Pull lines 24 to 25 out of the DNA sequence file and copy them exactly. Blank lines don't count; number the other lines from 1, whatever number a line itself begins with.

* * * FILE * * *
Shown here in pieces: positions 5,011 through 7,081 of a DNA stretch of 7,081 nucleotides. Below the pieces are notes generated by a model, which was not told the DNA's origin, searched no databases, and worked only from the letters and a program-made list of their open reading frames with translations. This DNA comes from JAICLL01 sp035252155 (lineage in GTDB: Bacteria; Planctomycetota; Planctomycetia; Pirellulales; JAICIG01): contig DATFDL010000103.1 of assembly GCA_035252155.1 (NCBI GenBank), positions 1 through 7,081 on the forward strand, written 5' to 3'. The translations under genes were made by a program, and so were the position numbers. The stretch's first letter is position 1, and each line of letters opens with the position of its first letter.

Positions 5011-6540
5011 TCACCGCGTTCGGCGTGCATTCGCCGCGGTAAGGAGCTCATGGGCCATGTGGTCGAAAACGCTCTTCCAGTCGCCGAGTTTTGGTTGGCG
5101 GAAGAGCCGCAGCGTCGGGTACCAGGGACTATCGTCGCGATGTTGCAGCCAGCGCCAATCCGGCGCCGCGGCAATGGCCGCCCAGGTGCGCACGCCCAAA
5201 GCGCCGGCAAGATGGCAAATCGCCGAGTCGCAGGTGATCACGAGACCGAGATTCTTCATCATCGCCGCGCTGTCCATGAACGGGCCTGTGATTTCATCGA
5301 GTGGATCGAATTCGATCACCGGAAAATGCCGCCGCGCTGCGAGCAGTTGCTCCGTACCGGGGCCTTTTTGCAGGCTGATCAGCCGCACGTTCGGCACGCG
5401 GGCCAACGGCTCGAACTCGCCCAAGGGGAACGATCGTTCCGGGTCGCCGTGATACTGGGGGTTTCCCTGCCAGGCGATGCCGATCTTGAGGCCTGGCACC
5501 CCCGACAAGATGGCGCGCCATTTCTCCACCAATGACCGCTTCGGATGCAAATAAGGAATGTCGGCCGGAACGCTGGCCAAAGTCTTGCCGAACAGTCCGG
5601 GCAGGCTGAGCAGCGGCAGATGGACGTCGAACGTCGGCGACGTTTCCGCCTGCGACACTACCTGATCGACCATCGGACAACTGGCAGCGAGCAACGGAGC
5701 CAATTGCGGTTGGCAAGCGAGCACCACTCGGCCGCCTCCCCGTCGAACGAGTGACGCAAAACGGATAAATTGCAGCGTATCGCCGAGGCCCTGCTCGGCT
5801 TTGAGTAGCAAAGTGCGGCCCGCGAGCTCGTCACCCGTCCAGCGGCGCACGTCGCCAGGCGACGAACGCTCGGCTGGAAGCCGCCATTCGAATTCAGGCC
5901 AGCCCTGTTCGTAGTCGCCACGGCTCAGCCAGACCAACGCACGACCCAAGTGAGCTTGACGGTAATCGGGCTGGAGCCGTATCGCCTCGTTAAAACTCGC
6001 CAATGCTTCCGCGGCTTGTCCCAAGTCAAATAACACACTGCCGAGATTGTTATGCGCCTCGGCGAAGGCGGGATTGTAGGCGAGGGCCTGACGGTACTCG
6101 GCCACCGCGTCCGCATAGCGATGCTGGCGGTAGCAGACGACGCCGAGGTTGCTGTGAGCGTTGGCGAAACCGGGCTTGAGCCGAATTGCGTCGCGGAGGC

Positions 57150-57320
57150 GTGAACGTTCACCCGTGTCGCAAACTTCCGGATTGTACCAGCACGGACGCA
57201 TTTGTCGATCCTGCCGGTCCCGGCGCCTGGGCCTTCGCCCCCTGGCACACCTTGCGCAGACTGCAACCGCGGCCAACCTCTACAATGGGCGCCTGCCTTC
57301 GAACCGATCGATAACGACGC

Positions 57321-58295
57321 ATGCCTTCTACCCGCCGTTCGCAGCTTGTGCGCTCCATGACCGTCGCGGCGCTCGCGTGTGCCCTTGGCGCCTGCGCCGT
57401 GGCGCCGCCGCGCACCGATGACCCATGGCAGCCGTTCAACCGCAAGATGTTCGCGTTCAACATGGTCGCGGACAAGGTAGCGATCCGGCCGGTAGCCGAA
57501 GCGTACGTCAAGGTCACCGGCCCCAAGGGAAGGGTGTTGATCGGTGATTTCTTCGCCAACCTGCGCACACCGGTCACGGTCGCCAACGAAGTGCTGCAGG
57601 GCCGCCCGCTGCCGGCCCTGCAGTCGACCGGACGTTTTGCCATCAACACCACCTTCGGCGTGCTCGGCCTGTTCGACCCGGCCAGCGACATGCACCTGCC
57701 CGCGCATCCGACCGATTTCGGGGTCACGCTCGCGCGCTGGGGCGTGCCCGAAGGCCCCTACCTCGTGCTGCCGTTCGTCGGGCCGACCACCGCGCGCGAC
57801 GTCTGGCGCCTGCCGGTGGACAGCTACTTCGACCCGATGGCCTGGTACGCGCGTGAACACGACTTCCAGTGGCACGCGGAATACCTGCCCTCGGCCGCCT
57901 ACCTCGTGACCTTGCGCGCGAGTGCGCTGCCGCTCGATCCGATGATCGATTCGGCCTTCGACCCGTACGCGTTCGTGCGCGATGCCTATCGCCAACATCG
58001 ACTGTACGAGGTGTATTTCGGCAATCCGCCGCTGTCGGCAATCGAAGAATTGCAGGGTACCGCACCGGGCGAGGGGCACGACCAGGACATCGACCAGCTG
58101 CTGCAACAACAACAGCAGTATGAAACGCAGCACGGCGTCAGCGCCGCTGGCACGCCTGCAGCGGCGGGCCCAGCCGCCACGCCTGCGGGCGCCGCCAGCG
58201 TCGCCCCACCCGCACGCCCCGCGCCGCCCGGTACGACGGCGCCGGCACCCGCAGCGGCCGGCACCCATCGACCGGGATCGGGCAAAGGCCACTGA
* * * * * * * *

57701 CGCGCATCCGACCGATTTCGGGGTCACGCTCGCGCGCTGGGGCGTGCCCGAAGGCCCCTACCTCGTGCTGCCGTTCGTCGGGCCGACCACCGCGCGCGAC
57801 GTCTGGCGCCTGCCGGTGGACAGCTACTTCGACCCGATGGCCTGGTACGCGCGTGAACACGACTTCCAGTGGCACGCGGAATACCTGCCCTCGGCCGCCT